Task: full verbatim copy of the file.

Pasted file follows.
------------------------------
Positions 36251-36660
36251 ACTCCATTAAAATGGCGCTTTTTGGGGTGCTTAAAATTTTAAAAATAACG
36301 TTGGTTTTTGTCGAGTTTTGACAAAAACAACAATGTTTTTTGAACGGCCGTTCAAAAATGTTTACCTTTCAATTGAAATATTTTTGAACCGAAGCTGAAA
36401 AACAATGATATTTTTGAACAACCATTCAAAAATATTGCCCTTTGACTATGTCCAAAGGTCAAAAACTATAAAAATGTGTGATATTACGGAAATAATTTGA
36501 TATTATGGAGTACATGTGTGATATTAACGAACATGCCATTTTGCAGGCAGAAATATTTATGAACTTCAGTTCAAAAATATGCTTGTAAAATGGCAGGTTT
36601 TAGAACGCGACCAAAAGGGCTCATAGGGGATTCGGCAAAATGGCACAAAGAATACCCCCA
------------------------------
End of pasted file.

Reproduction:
Positions 36251-36660
36251 ACTCCATTAAAATGGCGCTTTTTGGGGTGCTTAAAATTTTAAAAATAACG
36301 TTGGTTTTTGTCGAGTTTTGACAAAAACAACAATGTTTTTTGAACGGCCGTTCAAAAATGTTTACCTTTCAATTGAAATATTTTTGAACCGAAGCTGAAA
36401 AACAATGATATTTTTGAACAACCATTCAAAAATATTGCCCTTTGACTATGTCCAAAGGTCAAAAACTATAAAAATGTGTGATATTACGGAAATAATTTGA
36501 TATTATGGAGTACATGTGTGATATTAACGAACATGCCATTTTGCAGGCAGAAATATTTATGAACTTCAGTTCAAAAATATGCTTGTAAAATGGCAGGTTT
36601 TAGAACGCGACCAAAAGGGCTCATAGGGGATTCGGCAAAATGGCACAAAGAATACCCCCA